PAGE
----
Philly wins bid for repeat media convention

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LGBT journalists and bloggers from around the country will converge in Philadelphia this winter — their second trip in as many years.

The sixth-annual LGBT Media Journalists Convening will be held locally March 13-15. The event is sponsored by the Eveyn and Walter Haas Jr., Fund and hosted by the National Lesbian and Gay Journalists Association.

The Haas funding covers accommodation and travel costs for the attendees. About 80 attended last year’s event in Washington, D.C.

The convening was held in Philadelphia for the first time in 2013. The City of Brotherly Love and Sisterly Affection again put in a bid to host, and bested other cities in the running.

“We sent out a request for proposals to the convention and visitors bureaus for several cities and then we go back and forth with the cities, and this year it was mostly between Philly and Baltimore,” said Bil Browning, founder of The Bilerico Project.

Browning said one of the biggest draws about Philly is its resonance with past attendees.

“We send out our survey every year to attendees about what they liked, what they didn’t like and ask if they’d like to come back to that city. Philly’s really dominated in terms of where people say they’d like to go back,” Browning said. “Everybody wants to go back to Philly, they just loved it.”

During the bid process, Browning visited the city and met with Visit Philly director of public relations Bruce Yelk, Philadelphia Multicultural Affairs Congress executive director Greg DeShields and Philadelphia Convention and Visitors Bureau national accounts manager James Delmar.

Among Delmar’s charges is attracting LGBT conventions.

He said the convening’s former success in Philadelphia was an important factor in securing the bid.

“The membership was most interested in returning to our city, and that tends to be an important deciding factor,” he said. “But we were able to show five hotel options that were union properties, as requested, and within the budget they were looking for. And we’re fortunate to be a very walkable city. Not all of the hotels were within a block or two of the Gayborhood, but the city is so much bigger than just that four- or five-block Gayborhood. The entire city is LGBT-friendly.”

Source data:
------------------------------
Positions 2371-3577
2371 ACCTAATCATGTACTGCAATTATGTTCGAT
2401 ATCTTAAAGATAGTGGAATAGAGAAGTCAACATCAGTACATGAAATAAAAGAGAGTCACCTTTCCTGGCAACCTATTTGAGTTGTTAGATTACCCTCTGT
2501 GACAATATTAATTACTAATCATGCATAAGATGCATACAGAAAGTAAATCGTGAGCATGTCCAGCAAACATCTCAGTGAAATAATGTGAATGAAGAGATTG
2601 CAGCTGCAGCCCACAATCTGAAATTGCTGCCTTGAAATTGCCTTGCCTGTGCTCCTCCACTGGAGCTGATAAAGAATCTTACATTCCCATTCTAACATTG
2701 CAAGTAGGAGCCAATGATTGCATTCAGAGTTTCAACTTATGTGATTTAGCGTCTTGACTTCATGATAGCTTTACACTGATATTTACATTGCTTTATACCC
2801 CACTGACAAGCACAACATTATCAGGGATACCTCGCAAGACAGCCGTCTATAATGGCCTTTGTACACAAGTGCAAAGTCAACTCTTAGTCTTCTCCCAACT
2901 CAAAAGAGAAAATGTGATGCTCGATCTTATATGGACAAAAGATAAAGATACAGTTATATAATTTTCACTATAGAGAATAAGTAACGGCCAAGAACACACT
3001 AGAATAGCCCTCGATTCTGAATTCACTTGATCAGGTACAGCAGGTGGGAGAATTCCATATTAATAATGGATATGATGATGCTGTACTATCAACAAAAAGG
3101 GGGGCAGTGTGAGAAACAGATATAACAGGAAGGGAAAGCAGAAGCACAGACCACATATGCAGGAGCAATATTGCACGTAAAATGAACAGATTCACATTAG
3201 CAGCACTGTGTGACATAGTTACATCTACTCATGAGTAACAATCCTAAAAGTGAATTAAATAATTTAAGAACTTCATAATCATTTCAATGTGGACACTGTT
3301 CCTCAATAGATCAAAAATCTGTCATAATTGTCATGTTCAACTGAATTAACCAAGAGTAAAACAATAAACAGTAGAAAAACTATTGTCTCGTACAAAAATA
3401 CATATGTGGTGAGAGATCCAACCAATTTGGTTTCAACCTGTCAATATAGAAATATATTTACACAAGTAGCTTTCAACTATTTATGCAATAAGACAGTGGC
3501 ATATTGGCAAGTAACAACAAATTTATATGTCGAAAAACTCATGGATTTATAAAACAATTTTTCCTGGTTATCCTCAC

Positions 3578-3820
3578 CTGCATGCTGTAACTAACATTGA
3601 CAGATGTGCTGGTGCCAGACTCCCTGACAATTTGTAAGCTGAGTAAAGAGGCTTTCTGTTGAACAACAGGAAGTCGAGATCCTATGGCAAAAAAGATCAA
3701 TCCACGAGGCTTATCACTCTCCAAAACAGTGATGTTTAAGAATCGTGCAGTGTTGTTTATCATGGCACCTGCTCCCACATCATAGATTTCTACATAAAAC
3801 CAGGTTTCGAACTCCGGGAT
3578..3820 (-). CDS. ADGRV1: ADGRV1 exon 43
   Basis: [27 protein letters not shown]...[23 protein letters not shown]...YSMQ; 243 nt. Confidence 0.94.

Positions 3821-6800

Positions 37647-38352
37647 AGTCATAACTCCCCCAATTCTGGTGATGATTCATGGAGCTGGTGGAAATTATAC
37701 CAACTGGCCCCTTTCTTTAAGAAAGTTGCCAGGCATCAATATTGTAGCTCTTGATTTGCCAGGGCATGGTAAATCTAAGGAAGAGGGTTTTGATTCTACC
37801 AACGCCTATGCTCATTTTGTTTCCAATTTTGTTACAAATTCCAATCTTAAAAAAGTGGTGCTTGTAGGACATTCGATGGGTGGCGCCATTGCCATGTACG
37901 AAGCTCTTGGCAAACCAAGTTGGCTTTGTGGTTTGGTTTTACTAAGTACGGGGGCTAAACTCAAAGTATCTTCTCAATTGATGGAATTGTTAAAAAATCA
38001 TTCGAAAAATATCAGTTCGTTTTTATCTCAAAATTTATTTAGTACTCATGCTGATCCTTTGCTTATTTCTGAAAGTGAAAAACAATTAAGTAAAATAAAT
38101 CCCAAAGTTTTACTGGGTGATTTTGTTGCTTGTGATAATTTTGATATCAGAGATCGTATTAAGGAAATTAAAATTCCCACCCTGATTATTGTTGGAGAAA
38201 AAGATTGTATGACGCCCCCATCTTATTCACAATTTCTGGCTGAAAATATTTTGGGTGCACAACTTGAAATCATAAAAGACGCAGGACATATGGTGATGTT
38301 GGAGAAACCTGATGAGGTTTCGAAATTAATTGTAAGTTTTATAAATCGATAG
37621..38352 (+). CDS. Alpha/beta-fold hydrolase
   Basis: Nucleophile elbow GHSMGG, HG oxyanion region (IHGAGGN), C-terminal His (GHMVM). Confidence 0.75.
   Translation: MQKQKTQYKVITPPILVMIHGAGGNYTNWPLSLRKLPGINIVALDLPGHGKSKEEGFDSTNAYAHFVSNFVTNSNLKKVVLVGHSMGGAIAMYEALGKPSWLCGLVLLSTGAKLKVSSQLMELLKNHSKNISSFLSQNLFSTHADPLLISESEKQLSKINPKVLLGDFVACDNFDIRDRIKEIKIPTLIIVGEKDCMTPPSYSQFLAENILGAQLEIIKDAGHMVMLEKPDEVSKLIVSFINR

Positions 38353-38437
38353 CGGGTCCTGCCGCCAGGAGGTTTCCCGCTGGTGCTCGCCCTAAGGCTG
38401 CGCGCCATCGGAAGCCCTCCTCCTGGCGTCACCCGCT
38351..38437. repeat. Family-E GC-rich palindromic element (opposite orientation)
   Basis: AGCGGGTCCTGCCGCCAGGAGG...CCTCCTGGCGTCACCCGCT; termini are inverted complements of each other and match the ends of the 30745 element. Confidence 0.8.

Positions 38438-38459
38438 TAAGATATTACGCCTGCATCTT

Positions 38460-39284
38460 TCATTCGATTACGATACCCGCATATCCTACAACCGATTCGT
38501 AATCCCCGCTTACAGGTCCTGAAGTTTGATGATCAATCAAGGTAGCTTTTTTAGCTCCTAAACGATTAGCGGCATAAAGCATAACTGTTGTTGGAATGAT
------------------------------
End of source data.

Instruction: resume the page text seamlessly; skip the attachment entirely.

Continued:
The competition didn’t hurt either, Delmar joked.

“We don’t like to lose here in Philadelphia so we did everything we could to beat down our competitors,” he said.

The city is going to sponsor the Friday night dinner, and PCVB is going to work on securing a guest speaker, Delmar said.

“Additionally, we’d like them to go around and check out the Gayborhood, historical and cultural activities that we, unlike some other cities offer, so I’ll be assisting with building out those itineraries,” Delmar said.

Because the accommodations are at a lower price point, the convening may be able to welcome a few more guests this year, Browning said.

The event will be themed around the future of the LGBT-rights movement after marriage.

“That topic allows us to work in discussions around HIV/AIDS, bisexual, trans issues,” Browning explained, also noting that breakout sessions will be held for the first time. “People have been saying they want the opportunity to talk and interact with each other more, so we wanted to break out into smaller groups to make that happen.”

The host committee for the event includes former PGN editor Sarah Blazucki, as well as Trish Bendix, Brynn Tannehill, Faith Cheltenham, Mark King and Steven Thrasher.

Delmar has worked to bring other LGBT conventions to Philly, including the Pipeline Project and this fall’s National Gay and Lesbian Flag Football Tournament, and the convening continues a growing trend.

 “For years, Visit Philadelphia has worked hard to attract LGBT leisure travelers and they’ve done an outstanding job and now, through some collaborative work with Visit Philadelphia, we’re working hard to focus on what seems to be the future of the LGBT market, the groups and meetings market. This is a coalition we’re building in the hospitality community to generate more room nights, tax revenues and jobs,” Delmar said. “We have so many organizations such as the Convention and Visitors Bureau, the city, Visit Philadelphia, Philadelphia Gay Tourism Caucus, PGN, the Independence Business Alliance, who are all working in tandem to put out the word that Philadelphia is a great place to meet for the LGBT community.”